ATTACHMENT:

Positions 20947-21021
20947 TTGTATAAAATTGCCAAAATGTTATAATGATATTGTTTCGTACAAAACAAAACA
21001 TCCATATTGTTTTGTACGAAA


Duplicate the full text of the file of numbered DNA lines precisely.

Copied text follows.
Positions 20947-21021
20947 TTGTATAAAATTGCCAAAATGTTATAATGATATTGTTTCGTACAAAACAAAACA
21001 TCCATATTGTTTTGTACGAAA